“On Tiller’s album that just came out, ‘True To Self’, I did nine records on there – so yeah man it’s definitely a blessing. It’s funny because it all happened through IG [Instagram]. I sent a DM [Direct Message] – it had the proper words in it and I had the proper work to back it up… Once they finally reached back out to me – the rest was history… After I sent them the records, that next week I was in Miami at the beach house with Timbo [Timbaland], Boy Wonder, Vinylz and a lot of the people that run the radio… This is the first major project I’ve worked on but it’s only the beginning.” – Nes
For the first 30 minutes of the session the musicians are encouraged to mingle throughout the studio, to network with other attendees. It’s an excellent opportunity to become familiar with other artists and producers from around the state.
As I networked from a journalistic perspective, I would quickly discover that I was in the company of some of the rawest, undiscovered talent that I’ve heard in a long time.
One of the first artists I encountered was a Louisville street rapper named Scott Free. He immediately handed me a digital flyer that served as advertisement for his brand. As we conversed, he informed me that he had been rapping for less than a year and that he was a one-man-show. I wasn’t sure what he meant by that, so I asked him to elaborate.
He explained that in just under a year, he learned to rap, produce his own beats and film his own videos. He also revealed that he recorded four mixtapes over the past summer and has several music videos uploaded to his Youtube channel. He even came prepared with physical copies of his CD’s, to pass out to everyone in attendance.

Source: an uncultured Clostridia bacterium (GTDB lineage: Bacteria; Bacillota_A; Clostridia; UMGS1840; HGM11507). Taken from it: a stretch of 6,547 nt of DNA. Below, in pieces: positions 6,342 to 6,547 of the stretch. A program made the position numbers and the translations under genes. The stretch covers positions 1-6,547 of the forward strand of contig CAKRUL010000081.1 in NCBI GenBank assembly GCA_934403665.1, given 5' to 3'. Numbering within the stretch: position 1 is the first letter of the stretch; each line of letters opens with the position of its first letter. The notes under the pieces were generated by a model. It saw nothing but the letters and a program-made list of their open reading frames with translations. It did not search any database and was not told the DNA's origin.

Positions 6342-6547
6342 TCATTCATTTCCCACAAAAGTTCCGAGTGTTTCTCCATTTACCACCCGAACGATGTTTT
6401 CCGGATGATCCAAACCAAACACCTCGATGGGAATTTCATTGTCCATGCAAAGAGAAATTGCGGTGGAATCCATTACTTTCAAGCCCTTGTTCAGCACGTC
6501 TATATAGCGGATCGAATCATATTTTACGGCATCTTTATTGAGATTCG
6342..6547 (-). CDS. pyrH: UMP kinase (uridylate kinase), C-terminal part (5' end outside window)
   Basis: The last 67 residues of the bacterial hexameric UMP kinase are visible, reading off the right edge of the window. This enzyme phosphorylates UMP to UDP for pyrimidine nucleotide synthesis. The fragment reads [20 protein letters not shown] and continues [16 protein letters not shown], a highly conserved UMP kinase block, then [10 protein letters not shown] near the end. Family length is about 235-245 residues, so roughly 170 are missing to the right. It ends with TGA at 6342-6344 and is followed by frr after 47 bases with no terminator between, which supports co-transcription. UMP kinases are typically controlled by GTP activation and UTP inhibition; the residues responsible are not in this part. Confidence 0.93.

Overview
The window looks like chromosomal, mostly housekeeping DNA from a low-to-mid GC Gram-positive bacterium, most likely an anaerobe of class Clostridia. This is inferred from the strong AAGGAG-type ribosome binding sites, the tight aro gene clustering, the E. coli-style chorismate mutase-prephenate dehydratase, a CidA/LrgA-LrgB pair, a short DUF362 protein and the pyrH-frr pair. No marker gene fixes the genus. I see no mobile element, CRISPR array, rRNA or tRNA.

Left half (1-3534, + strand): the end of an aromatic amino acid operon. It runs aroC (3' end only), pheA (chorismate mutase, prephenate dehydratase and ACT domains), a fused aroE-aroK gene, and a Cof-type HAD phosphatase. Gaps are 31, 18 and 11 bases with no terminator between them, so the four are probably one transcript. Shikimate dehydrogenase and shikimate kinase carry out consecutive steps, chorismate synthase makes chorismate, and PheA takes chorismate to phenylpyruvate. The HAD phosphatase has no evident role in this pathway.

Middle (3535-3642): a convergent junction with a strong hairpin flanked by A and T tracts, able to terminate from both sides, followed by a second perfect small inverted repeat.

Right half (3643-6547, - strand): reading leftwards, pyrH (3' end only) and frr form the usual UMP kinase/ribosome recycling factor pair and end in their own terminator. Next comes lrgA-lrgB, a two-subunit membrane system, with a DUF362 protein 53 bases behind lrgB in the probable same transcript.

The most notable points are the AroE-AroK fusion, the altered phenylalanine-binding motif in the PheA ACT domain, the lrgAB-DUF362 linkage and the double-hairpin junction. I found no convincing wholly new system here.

He now had my full attention. Without hearing any of his music, I was impressed by his work ethic. Any artist who has the drive to dedicate an enormous amount of time and effort into learning different aspects of the music business, is someone focused on success.
As I continue making my rounds throughout the studio, my attention becomes fixated on an energetic white male artist whose energy seems to be dominating the room. He goes by the name Morgan Ivory and I’m immediately thinking that he’s a rock artist based on his slightly grunge looking clothing and heavily tattooed body.
Suddenly he breaks into an Acapella – and out comes this amazing soulful voice from his tall slender frame. I can’t believe what I’m hearing. It’s reminiscent of the earlier works of Robin Thicke but with greater vocal range and more pop appeal.
Further canvassing the room, I engage in conversation with RC, the owner of Coat’s Music Studios. The Cincinnati native explains that he’s worked all over the country, establishing relationships within the music industry and plans to help take as many Kentucky artists to the next level, as possible.